Lesson Learned: Never Trust Your Engine

I announced earlier that I was going to make a tower defense game. And if you’ve been able to figure it out by the lack of announcements, I haven’t made it. But what I have made is a quite wonderful (imo) game engine/back-end for it.

But as I still haven’t come up with a satisfactory design for Ruby Tower Defense, the engine was wonderful, but of no use. So, in an odd spurt of enthusiasm, I decided to write Block Bounce again in less time, less lines, and less confusion, using this engine. And in doing so I discovered some hard-to-track-down bugs. All of these bugs happened to be in the engine…Making it very frustrating when you want to make a game, but have to fix a game engine while you’re at it.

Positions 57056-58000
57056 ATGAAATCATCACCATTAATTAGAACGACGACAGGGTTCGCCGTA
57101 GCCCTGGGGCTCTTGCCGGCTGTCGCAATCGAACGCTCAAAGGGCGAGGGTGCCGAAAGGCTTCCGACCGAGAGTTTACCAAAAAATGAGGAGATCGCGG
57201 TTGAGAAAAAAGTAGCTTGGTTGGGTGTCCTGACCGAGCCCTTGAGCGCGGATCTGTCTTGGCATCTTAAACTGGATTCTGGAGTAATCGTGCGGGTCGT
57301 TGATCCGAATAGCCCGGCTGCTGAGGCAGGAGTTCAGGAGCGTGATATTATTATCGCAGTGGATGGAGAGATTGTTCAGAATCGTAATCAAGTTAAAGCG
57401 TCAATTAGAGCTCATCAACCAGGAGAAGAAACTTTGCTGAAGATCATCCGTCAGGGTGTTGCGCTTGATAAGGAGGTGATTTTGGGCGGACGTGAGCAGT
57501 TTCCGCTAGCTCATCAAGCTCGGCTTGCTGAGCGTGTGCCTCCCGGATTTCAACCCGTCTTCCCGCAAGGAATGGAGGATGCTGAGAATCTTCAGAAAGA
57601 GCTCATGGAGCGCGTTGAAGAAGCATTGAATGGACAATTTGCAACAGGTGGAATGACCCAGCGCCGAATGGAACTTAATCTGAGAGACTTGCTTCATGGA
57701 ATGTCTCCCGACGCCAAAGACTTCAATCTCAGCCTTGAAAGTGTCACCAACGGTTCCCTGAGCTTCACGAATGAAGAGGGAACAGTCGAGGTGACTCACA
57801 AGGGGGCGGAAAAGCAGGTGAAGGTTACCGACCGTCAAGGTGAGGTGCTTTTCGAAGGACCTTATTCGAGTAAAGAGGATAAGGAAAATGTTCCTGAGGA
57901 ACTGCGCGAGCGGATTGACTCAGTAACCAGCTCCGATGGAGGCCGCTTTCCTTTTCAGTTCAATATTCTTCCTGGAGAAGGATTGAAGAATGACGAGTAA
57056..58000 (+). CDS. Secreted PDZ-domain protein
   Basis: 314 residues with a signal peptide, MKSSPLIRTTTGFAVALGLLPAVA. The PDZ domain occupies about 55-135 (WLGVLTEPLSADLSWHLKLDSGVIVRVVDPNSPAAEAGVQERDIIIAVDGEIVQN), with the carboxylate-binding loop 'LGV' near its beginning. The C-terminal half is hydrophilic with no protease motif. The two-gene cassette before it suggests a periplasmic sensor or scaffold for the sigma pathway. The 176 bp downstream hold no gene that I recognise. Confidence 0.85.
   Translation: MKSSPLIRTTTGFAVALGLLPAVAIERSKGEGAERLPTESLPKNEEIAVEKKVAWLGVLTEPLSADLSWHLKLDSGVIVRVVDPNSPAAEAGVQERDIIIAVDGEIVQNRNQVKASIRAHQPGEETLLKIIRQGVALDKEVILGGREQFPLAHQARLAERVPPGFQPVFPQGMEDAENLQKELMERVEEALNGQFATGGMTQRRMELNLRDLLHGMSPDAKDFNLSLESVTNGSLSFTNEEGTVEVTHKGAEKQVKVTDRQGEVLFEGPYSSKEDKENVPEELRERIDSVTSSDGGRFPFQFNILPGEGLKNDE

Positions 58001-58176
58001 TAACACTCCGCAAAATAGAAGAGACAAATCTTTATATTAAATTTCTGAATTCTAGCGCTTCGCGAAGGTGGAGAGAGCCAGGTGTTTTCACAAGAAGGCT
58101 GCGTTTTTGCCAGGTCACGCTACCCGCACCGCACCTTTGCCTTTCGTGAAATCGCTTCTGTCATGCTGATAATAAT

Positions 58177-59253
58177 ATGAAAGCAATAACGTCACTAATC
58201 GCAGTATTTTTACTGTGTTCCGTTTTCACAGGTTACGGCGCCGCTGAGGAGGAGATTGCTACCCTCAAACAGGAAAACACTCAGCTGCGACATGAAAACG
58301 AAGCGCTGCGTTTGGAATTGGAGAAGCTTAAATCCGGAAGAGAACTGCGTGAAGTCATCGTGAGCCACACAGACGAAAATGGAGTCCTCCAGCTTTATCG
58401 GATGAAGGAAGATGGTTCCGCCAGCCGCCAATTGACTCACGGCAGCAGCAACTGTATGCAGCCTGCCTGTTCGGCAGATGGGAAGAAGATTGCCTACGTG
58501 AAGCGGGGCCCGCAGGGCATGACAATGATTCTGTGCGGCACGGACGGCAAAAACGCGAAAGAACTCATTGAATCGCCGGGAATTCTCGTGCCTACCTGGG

So what I took away from this was, if your going to use a game engine, use someone else’s, because you can leave it up to them to focus on the engine, while you focus on your game. And if you must use your own, never trust it, for it will betray you as soon as you turn your back.

P.S. If your curious, I never did finish with that rendition of Block Bounce, but I did have a bit more than the core gameplay and menu system in about 250 lines (original has about 650)


~ by Tyler Church on July 26, 2009.

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